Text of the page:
World Cup: How Arena Pernambuco can withstand flooding in Recife
How much rain is too much?
While the northern Brazilian coastal town of Recife swells with water after a torrential downpour, the scene isn’t completely disastrous inside Arena Pernambuco, nearly an hour outside of town in a newly built area. But that doesn’t mean the stadium’s drainage system can continue to hold up to the severe rainfall.
Getting to the stadium ahead of the crucial Group G match between Germany and the U.S. hasn’t proved to be easy, with standing water sometimes up to 18 inches deep or more, corralling cars and buses and further complicating an already dubious transportation situation in the area.
But the scene was far different inside the year-old stadium.
Opened in 2013, the Fernandes Associated Architects firm had the ability to utilize modern construction techniques to help handle the elements at the stadium site, something not afforded to locals who actually live in Recife.
Moving Arena Pernambuco outside the main city allowed designers to start completely from scratch when it came to the supporting infrastructure at the 66-acre site, with their constriction design providing a slightly higher elevation than Recife itself enjoys.
However, these weather conditions are far more taxing than what anyone planned for, which will no doubt put a severe strain on the infrastructure in place.
ACO Brazil supplied more than 1,300 feet of Monoblock PD200 drainage blocks to ring the all-grass turf. The blocks have large “inflow slots” on the top to ensure that surface water enters the drain quickly. Once the water dips into the blocks, the hollow channels run the overflow water through the drainage system.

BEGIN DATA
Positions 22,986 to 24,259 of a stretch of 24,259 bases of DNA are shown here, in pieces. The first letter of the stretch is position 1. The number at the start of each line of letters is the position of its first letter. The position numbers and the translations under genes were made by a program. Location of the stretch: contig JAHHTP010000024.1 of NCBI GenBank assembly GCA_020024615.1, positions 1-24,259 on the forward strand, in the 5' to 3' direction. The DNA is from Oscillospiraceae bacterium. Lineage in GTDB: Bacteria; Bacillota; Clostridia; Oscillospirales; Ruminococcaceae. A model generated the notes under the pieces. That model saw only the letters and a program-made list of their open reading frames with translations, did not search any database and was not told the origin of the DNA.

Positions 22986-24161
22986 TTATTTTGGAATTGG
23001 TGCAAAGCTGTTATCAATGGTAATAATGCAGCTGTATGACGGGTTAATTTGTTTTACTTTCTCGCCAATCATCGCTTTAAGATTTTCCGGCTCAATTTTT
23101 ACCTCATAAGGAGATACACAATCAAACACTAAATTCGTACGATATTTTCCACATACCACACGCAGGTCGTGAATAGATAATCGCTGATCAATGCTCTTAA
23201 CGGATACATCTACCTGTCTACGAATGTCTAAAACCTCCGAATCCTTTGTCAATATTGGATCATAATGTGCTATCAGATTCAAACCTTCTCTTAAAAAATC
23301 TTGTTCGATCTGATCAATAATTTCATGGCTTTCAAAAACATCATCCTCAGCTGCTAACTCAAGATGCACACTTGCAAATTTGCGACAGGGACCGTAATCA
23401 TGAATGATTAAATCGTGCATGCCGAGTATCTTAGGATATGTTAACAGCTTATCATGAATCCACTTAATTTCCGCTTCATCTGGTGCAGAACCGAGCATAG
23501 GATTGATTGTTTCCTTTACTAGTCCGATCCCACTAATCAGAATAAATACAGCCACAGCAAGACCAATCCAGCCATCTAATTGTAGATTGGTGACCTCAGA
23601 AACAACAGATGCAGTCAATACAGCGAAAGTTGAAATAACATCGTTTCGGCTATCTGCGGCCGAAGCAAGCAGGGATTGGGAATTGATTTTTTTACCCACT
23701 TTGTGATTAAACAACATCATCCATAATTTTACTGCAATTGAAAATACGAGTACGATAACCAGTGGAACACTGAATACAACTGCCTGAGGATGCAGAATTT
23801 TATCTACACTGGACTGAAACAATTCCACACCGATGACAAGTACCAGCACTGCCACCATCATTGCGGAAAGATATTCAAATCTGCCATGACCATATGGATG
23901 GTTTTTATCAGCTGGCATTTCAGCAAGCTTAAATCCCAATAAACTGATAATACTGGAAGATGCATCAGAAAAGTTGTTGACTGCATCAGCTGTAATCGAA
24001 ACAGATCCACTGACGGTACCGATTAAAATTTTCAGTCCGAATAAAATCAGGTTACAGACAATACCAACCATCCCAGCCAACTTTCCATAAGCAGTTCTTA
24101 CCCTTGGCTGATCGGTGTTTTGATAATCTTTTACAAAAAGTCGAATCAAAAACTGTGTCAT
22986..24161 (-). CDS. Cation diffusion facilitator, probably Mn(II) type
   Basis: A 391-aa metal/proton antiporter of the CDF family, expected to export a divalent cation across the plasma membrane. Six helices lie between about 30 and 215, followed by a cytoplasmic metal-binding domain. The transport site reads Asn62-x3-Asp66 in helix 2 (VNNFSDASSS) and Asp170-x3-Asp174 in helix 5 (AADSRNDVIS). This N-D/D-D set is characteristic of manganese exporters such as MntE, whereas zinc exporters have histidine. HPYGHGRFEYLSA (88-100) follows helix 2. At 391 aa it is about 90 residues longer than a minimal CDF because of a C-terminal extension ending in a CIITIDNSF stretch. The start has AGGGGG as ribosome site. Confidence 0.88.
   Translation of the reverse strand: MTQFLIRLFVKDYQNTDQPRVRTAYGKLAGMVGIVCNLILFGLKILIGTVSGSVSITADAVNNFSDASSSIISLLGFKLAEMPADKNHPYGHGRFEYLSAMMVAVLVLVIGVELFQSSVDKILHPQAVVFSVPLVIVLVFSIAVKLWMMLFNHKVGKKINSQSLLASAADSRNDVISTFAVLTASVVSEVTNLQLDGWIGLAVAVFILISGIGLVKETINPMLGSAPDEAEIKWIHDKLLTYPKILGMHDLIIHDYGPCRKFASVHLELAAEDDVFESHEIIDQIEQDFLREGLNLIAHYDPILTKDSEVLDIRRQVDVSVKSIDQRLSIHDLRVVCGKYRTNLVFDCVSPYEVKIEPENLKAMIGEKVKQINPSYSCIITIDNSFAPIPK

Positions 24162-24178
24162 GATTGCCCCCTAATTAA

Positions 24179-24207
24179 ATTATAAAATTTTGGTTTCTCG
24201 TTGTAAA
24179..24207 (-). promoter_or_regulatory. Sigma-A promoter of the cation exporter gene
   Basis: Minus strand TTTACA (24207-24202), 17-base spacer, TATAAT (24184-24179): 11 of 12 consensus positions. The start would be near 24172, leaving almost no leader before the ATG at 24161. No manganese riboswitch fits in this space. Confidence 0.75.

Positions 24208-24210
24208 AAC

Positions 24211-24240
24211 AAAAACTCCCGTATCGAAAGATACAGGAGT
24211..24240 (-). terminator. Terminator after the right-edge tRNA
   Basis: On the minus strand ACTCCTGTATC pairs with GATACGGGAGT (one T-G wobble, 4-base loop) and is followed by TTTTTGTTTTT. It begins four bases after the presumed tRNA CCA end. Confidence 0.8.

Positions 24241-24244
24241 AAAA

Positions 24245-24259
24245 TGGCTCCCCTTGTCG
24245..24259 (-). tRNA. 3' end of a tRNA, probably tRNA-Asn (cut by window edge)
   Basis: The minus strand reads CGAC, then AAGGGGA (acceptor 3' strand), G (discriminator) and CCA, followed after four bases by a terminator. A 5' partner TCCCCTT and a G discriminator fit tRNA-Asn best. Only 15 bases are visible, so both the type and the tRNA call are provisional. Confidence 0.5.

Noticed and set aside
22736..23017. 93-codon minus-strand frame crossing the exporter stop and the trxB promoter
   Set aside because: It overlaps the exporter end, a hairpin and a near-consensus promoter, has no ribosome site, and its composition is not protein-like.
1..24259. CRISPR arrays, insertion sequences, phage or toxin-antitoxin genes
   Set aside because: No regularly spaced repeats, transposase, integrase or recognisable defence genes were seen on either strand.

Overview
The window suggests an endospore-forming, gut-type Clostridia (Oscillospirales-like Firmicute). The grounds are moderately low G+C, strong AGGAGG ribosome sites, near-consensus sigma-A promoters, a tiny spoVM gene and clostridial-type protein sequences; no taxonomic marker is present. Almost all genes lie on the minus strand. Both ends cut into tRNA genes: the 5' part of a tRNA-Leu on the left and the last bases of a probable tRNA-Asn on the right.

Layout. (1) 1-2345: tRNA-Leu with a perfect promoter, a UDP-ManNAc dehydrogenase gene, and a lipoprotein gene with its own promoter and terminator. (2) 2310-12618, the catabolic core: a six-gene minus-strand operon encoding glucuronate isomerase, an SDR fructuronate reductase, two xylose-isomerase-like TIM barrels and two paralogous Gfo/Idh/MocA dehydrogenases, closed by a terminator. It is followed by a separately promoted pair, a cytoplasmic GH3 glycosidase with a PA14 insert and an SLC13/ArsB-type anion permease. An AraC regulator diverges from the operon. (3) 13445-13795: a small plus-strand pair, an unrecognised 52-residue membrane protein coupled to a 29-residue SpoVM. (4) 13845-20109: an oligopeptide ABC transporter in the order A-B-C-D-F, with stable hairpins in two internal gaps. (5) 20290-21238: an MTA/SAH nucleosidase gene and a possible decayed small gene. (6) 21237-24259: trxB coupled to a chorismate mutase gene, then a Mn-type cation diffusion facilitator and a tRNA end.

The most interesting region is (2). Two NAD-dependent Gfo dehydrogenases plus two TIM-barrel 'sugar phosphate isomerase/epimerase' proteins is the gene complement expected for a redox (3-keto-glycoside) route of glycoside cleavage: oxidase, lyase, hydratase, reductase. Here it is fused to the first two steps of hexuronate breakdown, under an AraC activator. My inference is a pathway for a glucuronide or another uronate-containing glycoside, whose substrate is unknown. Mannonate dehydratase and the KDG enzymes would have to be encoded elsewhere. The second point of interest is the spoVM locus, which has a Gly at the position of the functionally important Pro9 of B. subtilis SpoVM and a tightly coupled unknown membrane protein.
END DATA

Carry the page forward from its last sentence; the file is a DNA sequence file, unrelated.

Dealing with water in a meaningful way was in the stadium plan from the start. The Monoblock system funnels rainwater through its drainage system for reuse both within and outside the stadium. However, the issue here is that even the most well planned systems have maximum load capacities, and the continued rainfall near Recife will certainly push those limits.
As players from the U.S. and Germany run around the field, the fans in the 46,000 all-red seats will be left to wonder if the field itself can hold up to the elements. To deal with on-field water build up, engineers and architects designed large trenches with piping that were burrowed in the baselayer of the field during construction to help drain water. Drainage layers of porous material sit underneath the Bermuda Tifway 419 grass type, a product used in six of the 12 World Cup venues and common for warm-weather turf.
But every system has a tipping point, and a maximum load. The rain in Recife has already inundated the town and now challenges those limits at Arena Pernambuco, which will feature a field at least sloppy and a bit soggy. If the rain continues, expect worse on the pitch, even if the situation doesn’t reach Recife-level proportions.
Tim Newcomb covers stadiums, design and gear for Sports Illustrated. Follow him on Twitter at @tdnewcomb.